A top Libyan electoral official said it would be impossible to hold a long-awaited presidential election scheduled for Friday, a delay that risks further destabilizing the oil-rich North African nation that has been beset by division and violence in the decade since the dictator Col. Muammar el-Qaddafi was toppled and killed in a revolution.
“After reviewing the technical, judicial and security reports, we would like to inform you that it will be impossible to hold the elections on the date set by the elections law on the twenty-fourth of December 2021,” the president of the parliamentary election committee, Hadi Al-Sagheer, said in a statement on Wednesday.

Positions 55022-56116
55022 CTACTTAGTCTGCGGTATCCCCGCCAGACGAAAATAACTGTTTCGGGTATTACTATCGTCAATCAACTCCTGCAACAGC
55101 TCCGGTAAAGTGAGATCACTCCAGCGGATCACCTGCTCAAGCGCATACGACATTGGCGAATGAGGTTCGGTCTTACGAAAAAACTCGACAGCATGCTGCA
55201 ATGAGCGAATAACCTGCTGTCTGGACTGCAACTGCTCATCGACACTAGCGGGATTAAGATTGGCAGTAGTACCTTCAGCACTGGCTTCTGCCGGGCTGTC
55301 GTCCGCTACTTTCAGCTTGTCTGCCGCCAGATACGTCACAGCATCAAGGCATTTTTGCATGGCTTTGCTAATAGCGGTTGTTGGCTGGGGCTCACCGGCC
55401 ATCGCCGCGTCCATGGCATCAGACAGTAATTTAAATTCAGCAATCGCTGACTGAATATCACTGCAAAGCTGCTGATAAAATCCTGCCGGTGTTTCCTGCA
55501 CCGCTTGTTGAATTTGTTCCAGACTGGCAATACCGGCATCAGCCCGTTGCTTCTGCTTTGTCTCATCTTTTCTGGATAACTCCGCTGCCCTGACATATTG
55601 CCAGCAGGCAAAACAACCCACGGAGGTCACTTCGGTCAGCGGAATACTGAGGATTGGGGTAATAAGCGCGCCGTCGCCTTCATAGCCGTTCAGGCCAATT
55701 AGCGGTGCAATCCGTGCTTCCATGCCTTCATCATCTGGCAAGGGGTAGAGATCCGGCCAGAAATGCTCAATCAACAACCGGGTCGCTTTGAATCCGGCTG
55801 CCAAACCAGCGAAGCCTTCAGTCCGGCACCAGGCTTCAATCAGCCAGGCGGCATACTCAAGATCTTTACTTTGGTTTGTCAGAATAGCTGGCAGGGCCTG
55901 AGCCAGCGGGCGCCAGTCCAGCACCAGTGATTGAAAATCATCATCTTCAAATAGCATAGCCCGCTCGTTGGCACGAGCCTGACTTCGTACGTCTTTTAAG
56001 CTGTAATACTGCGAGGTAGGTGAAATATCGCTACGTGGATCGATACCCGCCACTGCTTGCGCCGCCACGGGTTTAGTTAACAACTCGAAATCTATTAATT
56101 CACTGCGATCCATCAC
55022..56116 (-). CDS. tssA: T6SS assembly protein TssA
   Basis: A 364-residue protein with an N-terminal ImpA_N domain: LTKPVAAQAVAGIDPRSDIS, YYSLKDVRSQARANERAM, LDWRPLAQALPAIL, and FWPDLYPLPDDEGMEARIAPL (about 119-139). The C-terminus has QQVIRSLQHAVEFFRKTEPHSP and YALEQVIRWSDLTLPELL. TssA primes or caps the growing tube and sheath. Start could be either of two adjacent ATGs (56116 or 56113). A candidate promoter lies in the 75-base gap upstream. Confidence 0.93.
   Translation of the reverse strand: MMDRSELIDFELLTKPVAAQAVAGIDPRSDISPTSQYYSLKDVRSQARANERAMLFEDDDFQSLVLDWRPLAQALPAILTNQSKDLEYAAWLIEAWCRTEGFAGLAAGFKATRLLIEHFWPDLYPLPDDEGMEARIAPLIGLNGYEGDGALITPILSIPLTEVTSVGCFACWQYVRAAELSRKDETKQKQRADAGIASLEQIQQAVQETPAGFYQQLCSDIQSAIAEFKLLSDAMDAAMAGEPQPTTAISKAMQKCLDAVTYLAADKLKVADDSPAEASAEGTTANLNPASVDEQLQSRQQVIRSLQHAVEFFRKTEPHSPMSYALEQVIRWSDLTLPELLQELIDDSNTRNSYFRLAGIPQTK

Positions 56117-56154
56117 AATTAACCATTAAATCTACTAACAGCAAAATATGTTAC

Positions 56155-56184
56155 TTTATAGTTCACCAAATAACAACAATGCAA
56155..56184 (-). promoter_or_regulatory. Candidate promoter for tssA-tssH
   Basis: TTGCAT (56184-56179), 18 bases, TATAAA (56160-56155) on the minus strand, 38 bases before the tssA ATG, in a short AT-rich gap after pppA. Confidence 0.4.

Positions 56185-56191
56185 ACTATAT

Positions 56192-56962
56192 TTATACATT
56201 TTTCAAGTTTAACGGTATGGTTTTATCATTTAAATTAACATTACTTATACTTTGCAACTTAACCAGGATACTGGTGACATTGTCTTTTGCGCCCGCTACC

For more than a year, Libya has been working toward the election, which was set for the 70th anniversary of the country’s independence. But in recent days, a delay appeared inevitable as questions swirled around the legitimacy of major candidates and the election’s legal basis.
The question now is not only when a vote might take place, but whether a postponed election would be any less brittle — and who would control Libya in the interim.
Nearly 100 candidates had declared they were running for president, a few of them among the most prominent in Libyan politics. More than a third of Libyans registered to vote, and most signaled their intentions to cast ballots.
Western leaders and United Nations officials had thrown their support behind the election, which they said represented the best hope of reunifying and pacifying a country still largely divided in two and dazed from nearly a decade of internecine fighting.